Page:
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Bibendum Oyster Bar + Restaurant South Kensington London

Le Confinement Est Fini

Go on, flick through the pages of 1990s House and Garden magazines and eventually you’ll come across a double page spread of the last and late Knight of Glin; his wife Madam FitzGerald, Min Hogg’s second best friend; and their eldest daughter Catherine, the garden designer, all tucking into fruits de mer at Bibendum Oyster Bar. Desmond has his starched linen napkin tucked right into his shirt collar. Standards, and all that. Did they gasp at the carpaccio of Scottish scallop and smoked pike roe? Or what about the black tiger prawns? Even more aptly, did they devour Irish oysters washed down with some dry and aromatic Viognier? “Our shells clacked on the plates,” wrote Seamus Heaney in his poem Oysters, “They lay on their bed of ice.”

All that was then and all this is now. Brill on the bone and crab quiche and other brilliant things are served up… and suddenly… with a showering of ado and a flowering of aplomb the Honourable Ola de la Fontaine rocks up totally on form sporting an emblazoned sports jacket. How terribly happening. Blazing blazers are a thing at Bibendum. For a moment, there’s some momentous momentary recall of a nebulous first floor restaurant lunch in May 2003 just when this place was ablaze with blazers. Ola’s now in top gear as always, revving it up, formulating plans and solving equations. She might resemble Charlotte Rampling’s younger much better looking sister, but Ola is more than a mere actress: she’s a qualified connoisseur of fabulousness with a diploma in decadence, a bachelor in brilliance and a masters in magnificence. And she just so happens to be South Ken’s top perfumier.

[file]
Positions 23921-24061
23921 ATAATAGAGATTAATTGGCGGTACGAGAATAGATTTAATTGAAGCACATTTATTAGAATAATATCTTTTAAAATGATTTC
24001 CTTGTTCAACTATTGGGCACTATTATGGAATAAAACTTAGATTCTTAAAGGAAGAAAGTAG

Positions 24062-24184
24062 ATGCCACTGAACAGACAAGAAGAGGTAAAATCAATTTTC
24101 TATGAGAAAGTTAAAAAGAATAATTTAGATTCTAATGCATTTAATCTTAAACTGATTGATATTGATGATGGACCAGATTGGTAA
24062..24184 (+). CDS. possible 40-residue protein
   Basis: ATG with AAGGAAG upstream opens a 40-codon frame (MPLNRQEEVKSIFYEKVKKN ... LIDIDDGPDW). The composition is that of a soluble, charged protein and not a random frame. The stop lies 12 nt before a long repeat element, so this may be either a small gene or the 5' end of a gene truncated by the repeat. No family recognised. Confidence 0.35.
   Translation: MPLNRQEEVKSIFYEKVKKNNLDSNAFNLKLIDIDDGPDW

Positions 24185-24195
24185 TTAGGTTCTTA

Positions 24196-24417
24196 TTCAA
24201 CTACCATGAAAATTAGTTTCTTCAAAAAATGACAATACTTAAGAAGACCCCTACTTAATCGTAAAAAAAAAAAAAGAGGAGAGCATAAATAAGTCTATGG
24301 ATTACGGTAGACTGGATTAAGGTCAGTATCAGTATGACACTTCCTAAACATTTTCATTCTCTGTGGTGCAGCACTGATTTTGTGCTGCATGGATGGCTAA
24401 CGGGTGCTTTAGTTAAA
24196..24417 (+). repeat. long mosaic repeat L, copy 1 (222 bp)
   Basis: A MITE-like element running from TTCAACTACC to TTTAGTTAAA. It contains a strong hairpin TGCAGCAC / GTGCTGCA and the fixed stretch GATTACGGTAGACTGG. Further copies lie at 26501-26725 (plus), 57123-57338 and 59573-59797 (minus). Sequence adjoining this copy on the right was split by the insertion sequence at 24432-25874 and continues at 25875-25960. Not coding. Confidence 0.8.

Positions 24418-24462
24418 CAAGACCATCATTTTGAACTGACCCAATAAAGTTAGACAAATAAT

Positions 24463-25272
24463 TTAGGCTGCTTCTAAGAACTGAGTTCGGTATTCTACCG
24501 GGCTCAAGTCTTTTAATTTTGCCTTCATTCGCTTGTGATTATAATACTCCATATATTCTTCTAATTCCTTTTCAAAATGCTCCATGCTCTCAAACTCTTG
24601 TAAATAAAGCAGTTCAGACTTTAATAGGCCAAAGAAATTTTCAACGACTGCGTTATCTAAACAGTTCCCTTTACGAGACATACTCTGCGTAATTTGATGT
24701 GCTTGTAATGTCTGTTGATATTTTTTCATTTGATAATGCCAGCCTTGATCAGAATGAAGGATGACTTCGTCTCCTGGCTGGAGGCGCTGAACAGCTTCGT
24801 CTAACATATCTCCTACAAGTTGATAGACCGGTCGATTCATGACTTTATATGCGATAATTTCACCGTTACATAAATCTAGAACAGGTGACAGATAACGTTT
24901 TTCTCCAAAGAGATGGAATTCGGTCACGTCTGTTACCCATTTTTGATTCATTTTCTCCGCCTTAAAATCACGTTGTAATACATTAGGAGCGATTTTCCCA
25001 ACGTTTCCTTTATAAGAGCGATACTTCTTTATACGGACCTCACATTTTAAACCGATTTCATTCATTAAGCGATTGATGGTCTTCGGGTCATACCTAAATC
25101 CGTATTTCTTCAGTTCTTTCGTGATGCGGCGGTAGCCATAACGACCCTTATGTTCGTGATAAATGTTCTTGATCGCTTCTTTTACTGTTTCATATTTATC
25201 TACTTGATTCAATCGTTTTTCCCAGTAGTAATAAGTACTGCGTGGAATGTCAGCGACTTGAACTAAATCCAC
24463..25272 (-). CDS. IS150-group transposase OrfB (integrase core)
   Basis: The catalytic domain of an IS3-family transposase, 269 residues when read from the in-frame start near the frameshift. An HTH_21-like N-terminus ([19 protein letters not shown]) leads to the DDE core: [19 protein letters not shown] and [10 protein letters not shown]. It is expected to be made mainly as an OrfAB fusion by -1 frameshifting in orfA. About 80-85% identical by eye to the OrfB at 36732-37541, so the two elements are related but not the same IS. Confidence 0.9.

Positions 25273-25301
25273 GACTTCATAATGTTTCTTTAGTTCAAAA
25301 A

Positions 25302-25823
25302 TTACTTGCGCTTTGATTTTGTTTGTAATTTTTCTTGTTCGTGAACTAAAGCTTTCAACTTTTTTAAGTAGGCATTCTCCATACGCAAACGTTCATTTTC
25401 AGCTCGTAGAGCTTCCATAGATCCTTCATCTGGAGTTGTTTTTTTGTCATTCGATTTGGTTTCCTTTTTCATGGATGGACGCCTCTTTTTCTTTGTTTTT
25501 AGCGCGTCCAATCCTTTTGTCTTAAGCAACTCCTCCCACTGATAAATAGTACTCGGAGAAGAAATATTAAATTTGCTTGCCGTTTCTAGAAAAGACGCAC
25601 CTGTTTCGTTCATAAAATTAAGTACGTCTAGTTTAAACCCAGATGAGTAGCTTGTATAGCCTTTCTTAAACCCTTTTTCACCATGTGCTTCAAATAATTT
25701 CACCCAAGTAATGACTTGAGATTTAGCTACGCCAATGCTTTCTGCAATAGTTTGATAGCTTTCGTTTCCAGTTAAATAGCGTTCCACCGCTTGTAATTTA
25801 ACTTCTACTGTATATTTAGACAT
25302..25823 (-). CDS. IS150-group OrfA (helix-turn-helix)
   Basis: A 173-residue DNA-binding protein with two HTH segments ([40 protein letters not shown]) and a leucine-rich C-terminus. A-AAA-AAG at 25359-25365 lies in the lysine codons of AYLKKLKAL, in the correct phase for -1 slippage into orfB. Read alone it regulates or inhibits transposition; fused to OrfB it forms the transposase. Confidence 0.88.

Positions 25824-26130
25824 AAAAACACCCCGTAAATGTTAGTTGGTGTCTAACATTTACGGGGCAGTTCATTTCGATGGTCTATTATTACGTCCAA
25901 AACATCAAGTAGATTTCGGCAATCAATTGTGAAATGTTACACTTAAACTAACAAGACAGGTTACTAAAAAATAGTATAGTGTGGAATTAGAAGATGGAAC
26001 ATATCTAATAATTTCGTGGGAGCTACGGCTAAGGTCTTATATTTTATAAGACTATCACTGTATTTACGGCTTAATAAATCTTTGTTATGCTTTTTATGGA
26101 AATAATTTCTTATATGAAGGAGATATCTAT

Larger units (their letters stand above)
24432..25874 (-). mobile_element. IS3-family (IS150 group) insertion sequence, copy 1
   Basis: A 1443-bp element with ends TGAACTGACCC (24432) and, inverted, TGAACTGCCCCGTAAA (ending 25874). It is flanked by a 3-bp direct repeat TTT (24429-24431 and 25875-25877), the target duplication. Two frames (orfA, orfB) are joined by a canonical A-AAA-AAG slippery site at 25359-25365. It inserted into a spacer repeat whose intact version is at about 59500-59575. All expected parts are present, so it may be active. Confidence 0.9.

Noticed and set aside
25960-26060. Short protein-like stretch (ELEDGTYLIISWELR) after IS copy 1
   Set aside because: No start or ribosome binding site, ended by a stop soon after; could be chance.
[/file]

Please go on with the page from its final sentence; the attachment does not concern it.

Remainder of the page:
What Ola wants Ola gets: Gillardeau oysters. “Draycott Avenue and all around here has such a local vibe,” she shares. “Everybody knows everyone. Thank you for asking.” It helps of course that her local is double Michelin starred. Lunch is dreamy – “Laying down a perfect memory,” to quote Seamus Heaney again in his poem Oysters. Sometimes it just feels like Bibendum has been the fulcrum, the axis, the crucible of South Kensington life for at least the last two decades. Michelin building turned Michelin restaurant. Now that’s not so much a lost story arc as a full 360 degree circle. It’s all about Head Chef Claude Bosi’s 2020 French cuisine living up to building designer François Espinasse’s 1905 French architecture. “Did you know,” seeks Ola, “that the 18th century diarist Samuel Pepys fed his cat Hodge with oysters?” ­

Terence Conran who currently owns Bibendum took full control of the interiors,” completes Ola. “The Michelin man stained glass windows upstairs inspired the design of the snug chairs, the wall lights, the butter dishes, the salt and pepper pots, so much!” No fewer than 34 vibrant external tile panels depict car racing at its most glamourous early 20th century prime. This is Art Nouveau meets Art Deco meets art on a plate meets art on a date. But did Desmond FitzGerald all those years ago, tucking into his seafood, realise he was sitting in a former tyre fitting bay? Who knows. All that was then and all that will be is yet to come. Now for the new normalcy: an alfresco vernissage, the unveiling of the Koestler Awards 2020 for arts in criminal justice settings, is on standby at Southbank. Vroom vroom, time to get that car and burn some rubber!

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Littlehampton West Sussex + Two

The Roman Riviera

Photography is playing with light. Writing is playing with words. High 10! Here goes. Littlehampton as you’ve never seen or read about it before. England’s most haunted town. Riddled! Yes, it’s completely overrun with ghosts and ghouls and spooks and spirits and things that go bump in the night! And that’s not just reports from the manager about upstairs antics at the Arun View. The riverside pub has one first floor guest bedroom and another three on the second floor. Access is cosily squeezed behind the bar itself and up the narrow stairs. The ground floor bar and terrace are where it all happens during Thursday afterhours. Locals and blow-ins groove the night away to the Willie Austen Band.

Beside Arun View is The Steam Packet. Littlehampton Ghost Tour guide Heather Robins notes, “For more than 150 years The Steam Packet pub has stood on the River Road, Littlehampton, just by the historic footbridge across the Arun. The pub was named after the steamboat service that ran from Littlehampton to Honfleur in Normandy from 1863 to 1882.”